This page has only 4 settings. The user can disable Vsync, enable anti-aliasing. Moreover, it is also possible touse palette based textures, which may be important for some games. And finally you can also set Z-buffer depths.
The next page allows choosing and regulating colors:
and the next - setting resolution and refresh rate for each particular monitor.
Here you can disable one of the two ATI RAGE 128 PRO chips and turn ATI RAGE FURY MAXX into an ordinaryATI RAGE FURY PRO graphics card:
And at last, some "about" information can be found here:
Now we are passing over to the actual tests and results. As we have already mentioned above, only one ATI RAGE128 PRO chip works in 2D graphics that is why there are absolutely no differences from ATI RAGE FURY PRO here. Theimage quality is very high up to 1600x1200 and even higher. The performance in 2D is also close to that of the lastgeneration graphics cards.
To test the card's performance in 3D we resorted to the following gaming tools:
- id Software Quake3 Arena (internal demo002): a gaming test showing the card's performance in OpenGL;
- Rage Expendable: a gaming test demonstrating the card's performance in Direct3D;
- Accolade/Infogames Test Drive 6: a gaming test showing the performance of the graphics card in Direct3D with thelatest features provided by DirectX 7.0.
As you can see, ATI RAGE FURY MAXX didn't show anything extraordinary in 16bit color and fell behind itscompetitors at all resolutions, though we should admit the results were quite nice.
This test proves the statement we made above: MAXX reduces the graphics memory bus utilization(i.e. evenly distributes the workload), which is especially efficient in 32bit color. We see that ATIRAGE FURY MAXX has surpassed ASUS AGP-V6600 and is now positioned somewhere between the graphics cards onNVIDIA GeForce 256 with DDR and SDR memory.
Despite the fact that here 3D scene is created with less effort than in Normal mode ATI RAGE FURY MAXX is stillfalling behind its competitors.
It is worth noting that at higher resolutions ATI RAGE FURY MAXX manages to catch up with ASUS AGP-V6600.
So, summing up the performance of our hero in OpenGL we can say that ATI RAGE FURY MAXX is evidentlyoptimized for 32bit color and should be better used in this particular mode.
For a better comparison we added some more data on ATI RAGE FURY PRO to this chart so that we could onceagain take a look at the advantages of dual ATI RAGE 128 PRO configuration.
You can notice that ATI RAGE FURY MAXX runs neck and neck with NVIDIA GeForce 256 SDR. At high resolutionsATI RAGE FURY MAXX leaves ATI RAGE FURY PRO far behind, as we have actually expected.
Again ATI RAGE FURY MAXX reminds us of its optimization for 32bit color and manages to take the second positionafter NVIDIA GeForce 256 with DDR memory.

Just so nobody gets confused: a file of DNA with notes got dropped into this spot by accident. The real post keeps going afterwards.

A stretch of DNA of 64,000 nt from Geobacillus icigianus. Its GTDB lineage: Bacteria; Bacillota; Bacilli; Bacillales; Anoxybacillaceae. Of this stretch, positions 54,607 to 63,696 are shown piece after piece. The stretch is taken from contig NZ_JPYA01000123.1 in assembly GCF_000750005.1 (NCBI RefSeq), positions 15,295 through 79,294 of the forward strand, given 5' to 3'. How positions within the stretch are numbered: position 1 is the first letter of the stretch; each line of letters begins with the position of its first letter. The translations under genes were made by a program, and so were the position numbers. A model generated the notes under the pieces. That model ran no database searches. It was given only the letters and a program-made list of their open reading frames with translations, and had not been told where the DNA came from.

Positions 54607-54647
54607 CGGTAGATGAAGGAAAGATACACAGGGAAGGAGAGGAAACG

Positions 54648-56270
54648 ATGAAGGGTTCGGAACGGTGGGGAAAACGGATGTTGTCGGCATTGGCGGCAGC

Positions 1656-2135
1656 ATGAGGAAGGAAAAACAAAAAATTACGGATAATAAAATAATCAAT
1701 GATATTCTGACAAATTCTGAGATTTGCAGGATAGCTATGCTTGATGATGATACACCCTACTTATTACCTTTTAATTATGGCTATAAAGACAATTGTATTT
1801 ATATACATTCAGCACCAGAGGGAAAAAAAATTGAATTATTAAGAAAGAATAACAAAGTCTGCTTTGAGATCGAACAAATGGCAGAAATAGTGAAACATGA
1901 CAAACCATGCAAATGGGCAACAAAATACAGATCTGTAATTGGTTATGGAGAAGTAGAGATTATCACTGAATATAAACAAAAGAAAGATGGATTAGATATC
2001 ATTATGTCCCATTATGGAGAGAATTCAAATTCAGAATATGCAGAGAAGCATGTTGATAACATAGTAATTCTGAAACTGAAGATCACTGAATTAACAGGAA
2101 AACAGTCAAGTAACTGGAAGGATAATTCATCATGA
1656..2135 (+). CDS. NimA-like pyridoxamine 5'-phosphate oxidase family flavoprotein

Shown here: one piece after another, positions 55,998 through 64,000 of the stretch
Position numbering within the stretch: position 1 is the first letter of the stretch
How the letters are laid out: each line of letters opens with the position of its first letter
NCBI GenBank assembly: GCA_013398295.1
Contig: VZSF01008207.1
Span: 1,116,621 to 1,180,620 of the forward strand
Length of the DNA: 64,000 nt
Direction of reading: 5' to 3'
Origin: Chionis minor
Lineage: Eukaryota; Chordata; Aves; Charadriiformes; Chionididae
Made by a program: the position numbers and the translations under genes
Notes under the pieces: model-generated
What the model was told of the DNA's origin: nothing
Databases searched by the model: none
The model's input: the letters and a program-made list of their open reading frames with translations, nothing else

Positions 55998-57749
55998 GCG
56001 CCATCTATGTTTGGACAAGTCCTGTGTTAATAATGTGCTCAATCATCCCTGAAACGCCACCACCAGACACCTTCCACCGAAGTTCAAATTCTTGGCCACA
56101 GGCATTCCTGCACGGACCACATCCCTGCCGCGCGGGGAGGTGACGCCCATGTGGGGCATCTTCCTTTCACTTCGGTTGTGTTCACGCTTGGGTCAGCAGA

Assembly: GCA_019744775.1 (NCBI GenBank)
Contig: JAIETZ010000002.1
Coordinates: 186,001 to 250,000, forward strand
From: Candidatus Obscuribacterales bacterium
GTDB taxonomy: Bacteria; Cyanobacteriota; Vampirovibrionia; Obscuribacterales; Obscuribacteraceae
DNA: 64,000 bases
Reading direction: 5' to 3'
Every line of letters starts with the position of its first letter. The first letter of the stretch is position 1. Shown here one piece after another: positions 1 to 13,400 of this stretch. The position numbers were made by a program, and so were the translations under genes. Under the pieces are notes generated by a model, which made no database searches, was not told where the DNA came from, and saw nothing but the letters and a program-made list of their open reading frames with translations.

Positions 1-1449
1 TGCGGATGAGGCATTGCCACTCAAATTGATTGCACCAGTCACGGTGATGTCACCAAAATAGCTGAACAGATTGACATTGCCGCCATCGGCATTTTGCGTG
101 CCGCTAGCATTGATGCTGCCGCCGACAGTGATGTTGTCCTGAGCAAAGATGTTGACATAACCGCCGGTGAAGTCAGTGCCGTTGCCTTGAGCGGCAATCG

We used this game to illustrate the dependence of ATI RAGE FURY MAXX performance on the performance ofdifferent CPUs:
Both tests show that the support of additional SSE instructions, present by Pentium III but absent by Celeron, provides aconsiderable performance gain. Those of you who are still working with low performance processors (350-366MHz) can once againmake sure that there is no sense in buying such powerful accelerators as ATI RAGE FURY MAXX unless they upgrade theirCPU.
You probably wonder why we chose this particular test? First of all, it is very rich in new technologies. Thisgame supports hardware T&L, which we have already mentioned in our reviews on NVIDIA GeForce 256 based products.Besides, this game also supports SSE and 3DNow!. That is why it seems rather interesting to find out what positiveeffect the engine optimized for CPU SIMD instructions will make.
As the chart shows, SSE allowed ATI RAGE FURY MAXX to prove simply incredible! It managed to surpass even NVIDIA GeForce256 with DDR memory! By the way, some time ago we saw the same thing with 3DMark 2000 when an engine optimized for CPUSIMD instructions performed very well. Now we got another proof of this fact.
We can't utter a word here! An unbelievable victory of ATI RAGE FURY MAXX! Besides everything mentioned above(about SSE support), we should also add optimization for 32bit color and here you are: an indisputable success!
Summing up our investigation of ATI RAGE FURY MAXX performance we can draw the following conclusions:
- This graphics card is very well optimized for 32bit color and it looks as if this mode were its destiny;
- The card performs on the level of NVIDIA GeForce 256 with SDR memory and sometimes even surpasses the latter;
- ATI Company did a great job with its ICD OpenGL, which helped its graphics cards to move from the outsiders tofavorites and in 32bit color to become a leader.
Well, ATI RAGE FURY MAXX deserves our loud applause. However, if ATI doesn't reduce the retail price of thisgraphics card down to the level of the cards on GeForce 256 with SDR (we wish they made it even lower), then wewon't dare make any forecasts about its marketing future.
In order not to seem one-sided, let's discuss the quality of 3D graphics. Unfortunately, ATI has beendispleasing us with the quality of its drivers all last year. To tell the truth, this detail spoils thewhole show. But let's have a look at what we've got this time.